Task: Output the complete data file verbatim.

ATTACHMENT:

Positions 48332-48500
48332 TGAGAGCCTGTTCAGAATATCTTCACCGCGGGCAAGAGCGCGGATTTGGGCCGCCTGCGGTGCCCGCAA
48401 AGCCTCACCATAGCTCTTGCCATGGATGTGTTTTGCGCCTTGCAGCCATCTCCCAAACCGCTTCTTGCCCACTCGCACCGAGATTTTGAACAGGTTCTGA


Positions 48332-48500
48332 TGAGAGCCTGTTCAGAATATCTTCACCGCGGGCAAGAGCGCGGATTTGGGCCGCCTGCGGTGCCCGCAA
48401 AGCCTCACCATAGCTCTTGCCATGGATGTGTTTTGCGCCTTGCAGCCATCTCCCAAACCGCTTCTTGCCCACTCGCACCGAGATTTTGAACAGGTTCTGA